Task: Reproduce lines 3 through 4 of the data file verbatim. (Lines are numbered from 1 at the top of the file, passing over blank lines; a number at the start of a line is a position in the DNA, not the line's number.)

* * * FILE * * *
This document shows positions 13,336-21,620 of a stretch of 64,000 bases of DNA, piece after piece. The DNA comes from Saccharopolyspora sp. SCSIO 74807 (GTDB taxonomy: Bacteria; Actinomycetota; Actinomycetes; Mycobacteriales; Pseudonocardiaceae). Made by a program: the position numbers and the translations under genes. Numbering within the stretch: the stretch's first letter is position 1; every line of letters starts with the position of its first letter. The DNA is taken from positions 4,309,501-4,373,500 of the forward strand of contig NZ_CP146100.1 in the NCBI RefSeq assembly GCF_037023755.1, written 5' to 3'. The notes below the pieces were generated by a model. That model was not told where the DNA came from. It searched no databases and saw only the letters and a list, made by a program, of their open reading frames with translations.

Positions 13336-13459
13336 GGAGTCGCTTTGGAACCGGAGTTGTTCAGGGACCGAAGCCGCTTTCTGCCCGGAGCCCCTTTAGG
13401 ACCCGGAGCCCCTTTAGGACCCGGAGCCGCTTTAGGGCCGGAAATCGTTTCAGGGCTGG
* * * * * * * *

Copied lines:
13336 GGAGTCGCTTTGGAACCGGAGTTGTTCAGGGACCGAAGCCGCTTTCTGCCCGGAGCCCCTTTAGG
13401 ACCCGGAGCCCCTTTAGGACCCGGAGCCGCTTTAGGGCCGGAAATCGTTTCAGGGCTGG